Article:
3:00 p.m. – State hearse reaches Windsor
The hearse reached Shaw Farm Gate in Albert Road, Windsor, to join a funeral procession already formed and ready to head towards Long Walk to Windsor Castle.
Thousands of people gathered in droves to watch the journey from London. Shortly before his arrival, the Royal Standard was hoisted above Windsor Castle, signifying that King Charles III had arrived at the residence ahead of the late Queen’s burial service.
Members of the armed forces joined the police to stand guard along the road.
As the state hearse reached Shaw Farm Gate, it joined the procession to ascend the long walk to Windsor Castle.
The procession, made up of the Household Cavalry and members of the Grenadier Guards, will be joined by the King and other members of the royal family in the quadrangle of the castle.
During this time, the minute cannon will be fired every minute, and five seconds later, the Sevastopol bell.
As the procession approaches Cambridge Gate, bagpipes played the Skye Boat Song.
The King, accompanied by other members of the royal family, joined the procession at the Quadrangle in the castle grounds, with members of the royal household positioned behind the coffin.
King Charles, the Princess Royal, the Duke of York, the Earl of Wessex, the Prince of Wales and the Duke of Sussex were among those who met the motorcade at the Quadrangle, as it made its way to Engine Court.
Tiny cannons were fired by the King’s Troop, Royal Horse Artillery from a position on the east lawn as the coffin moved towards the west steps of St George’s Chapel.
The bells of Sevastopol Castle and the Curfew Tower also rang as the state hearse continued its journey.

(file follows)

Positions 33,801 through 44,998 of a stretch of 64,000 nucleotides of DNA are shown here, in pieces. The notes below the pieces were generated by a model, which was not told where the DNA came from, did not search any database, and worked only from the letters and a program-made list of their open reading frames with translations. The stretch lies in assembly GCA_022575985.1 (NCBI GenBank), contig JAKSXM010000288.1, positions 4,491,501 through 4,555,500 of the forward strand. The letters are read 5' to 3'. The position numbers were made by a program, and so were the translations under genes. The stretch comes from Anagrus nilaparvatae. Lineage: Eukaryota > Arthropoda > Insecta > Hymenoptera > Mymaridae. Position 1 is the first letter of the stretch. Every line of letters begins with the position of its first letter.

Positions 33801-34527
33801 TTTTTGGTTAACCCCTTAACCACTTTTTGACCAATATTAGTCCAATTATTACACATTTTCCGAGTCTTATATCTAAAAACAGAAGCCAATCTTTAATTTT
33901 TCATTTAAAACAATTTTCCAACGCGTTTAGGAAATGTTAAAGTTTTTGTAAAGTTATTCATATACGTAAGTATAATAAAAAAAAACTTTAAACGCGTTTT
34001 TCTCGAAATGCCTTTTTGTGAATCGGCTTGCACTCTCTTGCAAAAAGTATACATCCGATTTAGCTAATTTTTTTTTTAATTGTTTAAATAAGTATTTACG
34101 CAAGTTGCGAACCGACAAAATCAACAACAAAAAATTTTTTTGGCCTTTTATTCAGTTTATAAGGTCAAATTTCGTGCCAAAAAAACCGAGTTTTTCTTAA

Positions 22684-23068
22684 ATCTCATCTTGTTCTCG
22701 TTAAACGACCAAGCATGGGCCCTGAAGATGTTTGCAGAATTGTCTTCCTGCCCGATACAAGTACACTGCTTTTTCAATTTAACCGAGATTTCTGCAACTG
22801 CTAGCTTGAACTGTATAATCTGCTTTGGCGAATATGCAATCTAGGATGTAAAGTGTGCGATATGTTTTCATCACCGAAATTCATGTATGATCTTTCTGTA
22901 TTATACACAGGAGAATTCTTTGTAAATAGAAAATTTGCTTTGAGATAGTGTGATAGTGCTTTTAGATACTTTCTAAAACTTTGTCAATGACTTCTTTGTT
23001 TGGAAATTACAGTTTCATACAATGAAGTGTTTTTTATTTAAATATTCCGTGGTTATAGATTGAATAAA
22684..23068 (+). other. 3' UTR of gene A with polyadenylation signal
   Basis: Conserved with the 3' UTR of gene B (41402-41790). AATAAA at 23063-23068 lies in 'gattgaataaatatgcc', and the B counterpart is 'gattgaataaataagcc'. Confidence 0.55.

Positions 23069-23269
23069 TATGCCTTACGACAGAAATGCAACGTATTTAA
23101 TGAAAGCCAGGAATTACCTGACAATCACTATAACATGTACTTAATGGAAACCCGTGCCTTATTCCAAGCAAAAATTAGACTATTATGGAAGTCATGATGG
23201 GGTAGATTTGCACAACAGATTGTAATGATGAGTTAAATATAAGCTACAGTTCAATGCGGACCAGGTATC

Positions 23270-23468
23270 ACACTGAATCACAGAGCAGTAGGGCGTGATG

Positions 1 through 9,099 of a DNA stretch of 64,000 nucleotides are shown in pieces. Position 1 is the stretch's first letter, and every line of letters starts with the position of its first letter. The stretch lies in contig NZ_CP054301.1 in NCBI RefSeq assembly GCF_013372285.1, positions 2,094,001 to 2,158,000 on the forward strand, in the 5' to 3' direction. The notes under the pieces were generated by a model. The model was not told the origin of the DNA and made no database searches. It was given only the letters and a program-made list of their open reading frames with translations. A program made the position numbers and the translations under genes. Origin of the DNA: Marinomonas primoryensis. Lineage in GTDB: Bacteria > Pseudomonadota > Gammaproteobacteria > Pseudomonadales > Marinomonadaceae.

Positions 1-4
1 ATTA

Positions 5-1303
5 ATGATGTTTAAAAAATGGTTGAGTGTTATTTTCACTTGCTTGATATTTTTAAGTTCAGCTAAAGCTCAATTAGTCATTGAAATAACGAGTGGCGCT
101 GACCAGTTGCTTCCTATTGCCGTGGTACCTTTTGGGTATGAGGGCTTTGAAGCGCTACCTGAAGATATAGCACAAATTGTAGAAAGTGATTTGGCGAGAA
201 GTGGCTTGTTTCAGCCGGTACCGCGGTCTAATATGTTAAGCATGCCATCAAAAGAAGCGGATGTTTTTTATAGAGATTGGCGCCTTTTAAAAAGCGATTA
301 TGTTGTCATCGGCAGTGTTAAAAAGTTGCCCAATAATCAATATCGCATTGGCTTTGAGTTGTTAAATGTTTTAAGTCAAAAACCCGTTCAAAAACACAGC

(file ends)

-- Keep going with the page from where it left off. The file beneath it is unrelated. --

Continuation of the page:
Then the procession reached the west steps of St. George’s Chapel at Windsor Castle. The pallbearer group lifted the coffin from the hearse and carried it into the chapel ahead of the committal service.
4:20 p.m. – Engagement service begins
The televised engagement service began, attended by approximately 800 guests. The service was led by the Dean of Windsor, David Conner, with the blessing of the Archbishop of Canterbury.
The service was opened by the choir singing Psalm 121, followed by the dean giving the bidding.
The late Queen’s three household chaplains from Sandringham, Balmoral Castle and Windsor Great Park gave prayers.
4:50 p.m. – The Queen’s coffin is lowered into the royal vault
After the service, the Queen’s coffin was lowered into the Royal Vault while the Dean read a psalm and a commendation. At the same time, the Queen’s piper played a lament.
A private funeral service led by the Dean of Windsor, attended only by the King and the Royal Family. The Queen’s coffin will be interred in the George VI Memorial Chapel in St George’s Chapel, alongside Prince Philip and his parents, King George VI and the Queen Mother.